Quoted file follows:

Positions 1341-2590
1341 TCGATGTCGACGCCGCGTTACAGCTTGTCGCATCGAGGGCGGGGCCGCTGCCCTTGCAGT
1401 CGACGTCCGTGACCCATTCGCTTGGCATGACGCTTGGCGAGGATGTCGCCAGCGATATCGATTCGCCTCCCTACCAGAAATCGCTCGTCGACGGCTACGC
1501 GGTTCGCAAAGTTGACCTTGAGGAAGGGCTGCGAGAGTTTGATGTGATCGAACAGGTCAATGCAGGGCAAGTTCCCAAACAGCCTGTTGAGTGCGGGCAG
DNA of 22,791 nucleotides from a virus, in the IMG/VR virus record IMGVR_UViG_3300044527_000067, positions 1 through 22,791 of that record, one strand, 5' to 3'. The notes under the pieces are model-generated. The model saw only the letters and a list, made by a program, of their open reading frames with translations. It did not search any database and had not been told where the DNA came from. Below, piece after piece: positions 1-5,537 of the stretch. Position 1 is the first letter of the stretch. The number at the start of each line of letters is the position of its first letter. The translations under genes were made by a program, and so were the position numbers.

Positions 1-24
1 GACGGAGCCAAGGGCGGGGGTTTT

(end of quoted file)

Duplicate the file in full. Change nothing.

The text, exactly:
Positions 1341-2590
1341 TCGATGTCGACGCCGCGTTACAGCTTGTCGCATCGAGGGCGGGGCCGCTGCCCTTGCAGT
1401 CGACGTCCGTGACCCATTCGCTTGGCATGACGCTTGGCGAGGATGTCGCCAGCGATATCGATTCGCCTCCCTACCAGAAATCGCTCGTCGACGGCTACGC
1501 GGTTCGCAAAGTTGACCTTGAGGAAGGGCTGCGAGAGTTTGATGTGATCGAACAGGTCAATGCAGGGCAAGTTCCCAAACAGCCTGTTGAGTGCGGGCAG
DNA of 22,791 nucleotides from a virus, in the IMG/VR virus record IMGVR_UViG_3300044527_000067, positions 1 through 22,791 of that record, one strand, 5' to 3'. The notes under the pieces are model-generated. The model saw only the letters and a list, made by a program, of their open reading frames with translations. It did not search any database and had not been told where the DNA came from. Below, piece after piece: positions 1-5,537 of the stretch. Position 1 is the first letter of the stretch. The number at the start of each line of letters is the position of its first letter. The translations under genes were made by a program, and so were the position numbers.

Positions 1-24
1 GACGGAGCCAAGGGCGGGGGTTTT